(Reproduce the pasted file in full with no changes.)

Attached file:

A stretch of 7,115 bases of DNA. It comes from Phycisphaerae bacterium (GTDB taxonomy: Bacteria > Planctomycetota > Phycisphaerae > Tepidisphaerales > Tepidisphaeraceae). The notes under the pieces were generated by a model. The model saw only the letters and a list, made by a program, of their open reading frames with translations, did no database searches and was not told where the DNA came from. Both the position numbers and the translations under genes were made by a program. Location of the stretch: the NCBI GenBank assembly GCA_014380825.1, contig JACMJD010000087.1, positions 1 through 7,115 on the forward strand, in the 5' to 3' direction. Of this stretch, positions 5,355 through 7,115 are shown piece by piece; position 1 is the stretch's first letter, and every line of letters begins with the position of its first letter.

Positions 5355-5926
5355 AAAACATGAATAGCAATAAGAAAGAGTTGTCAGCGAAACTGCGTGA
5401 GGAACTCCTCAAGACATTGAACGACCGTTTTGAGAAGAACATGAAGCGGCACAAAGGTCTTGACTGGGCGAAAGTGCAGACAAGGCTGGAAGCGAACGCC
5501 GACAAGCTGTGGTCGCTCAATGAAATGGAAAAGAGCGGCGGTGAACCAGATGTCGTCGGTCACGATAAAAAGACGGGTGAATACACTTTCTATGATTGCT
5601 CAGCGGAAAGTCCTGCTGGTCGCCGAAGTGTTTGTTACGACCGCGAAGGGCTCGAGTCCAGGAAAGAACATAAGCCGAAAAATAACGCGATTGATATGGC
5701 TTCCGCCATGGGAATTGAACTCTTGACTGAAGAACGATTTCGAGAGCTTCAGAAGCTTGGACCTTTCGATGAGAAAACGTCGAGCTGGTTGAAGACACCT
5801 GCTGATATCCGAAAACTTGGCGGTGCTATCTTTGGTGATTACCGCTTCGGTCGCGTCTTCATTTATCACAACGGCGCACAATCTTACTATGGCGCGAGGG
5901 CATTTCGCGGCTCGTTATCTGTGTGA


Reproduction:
A stretch of 7,115 bases of DNA. It comes from Phycisphaerae bacterium (GTDB taxonomy: Bacteria > Planctomycetota > Phycisphaerae > Tepidisphaerales > Tepidisphaeraceae). The notes under the pieces were generated by a model. The model saw only the letters and a list, made by a program, of their open reading frames with translations, did no database searches and was not told where the DNA came from. Both the position numbers and the translations under genes were made by a program. Location of the stretch: the NCBI GenBank assembly GCA_014380825.1, contig JACMJD010000087.1, positions 1 through 7,115 on the forward strand, in the 5' to 3' direction. Of this stretch, positions 5,355 through 7,115 are shown piece by piece; position 1 is the stretch's first letter, and every line of letters begins with the position of its first letter.

Positions 5355-5926
5355 AAAACATGAATAGCAATAAGAAAGAGTTGTCAGCGAAACTGCGTGA
5401 GGAACTCCTCAAGACATTGAACGACCGTTTTGAGAAGAACATGAAGCGGCACAAAGGTCTTGACTGGGCGAAAGTGCAGACAAGGCTGGAAGCGAACGCC
5501 GACAAGCTGTGGTCGCTCAATGAAATGGAAAAGAGCGGCGGTGAACCAGATGTCGTCGGTCACGATAAAAAGACGGGTGAATACACTTTCTATGATTGCT
5601 CAGCGGAAAGTCCTGCTGGTCGCCGAAGTGTTTGTTACGACCGCGAAGGGCTCGAGTCCAGGAAAGAACATAAGCCGAAAAATAACGCGATTGATATGGC
5701 TTCCGCCATGGGAATTGAACTCTTGACTGAAGAACGATTTCGAGAGCTTCAGAAGCTTGGACCTTTCGATGAGAAAACGTCGAGCTGGTTGAAGACACCT
5801 GCTGATATCCGAAAACTTGGCGGTGCTATCTTTGGTGATTACCGCTTCGGTCGCGTCTTCATTTATCACAACGGCGCACAATCTTACTATGGCGCGAGGG
5901 CATTTCGCGGCTCGTTATCTGTGTGA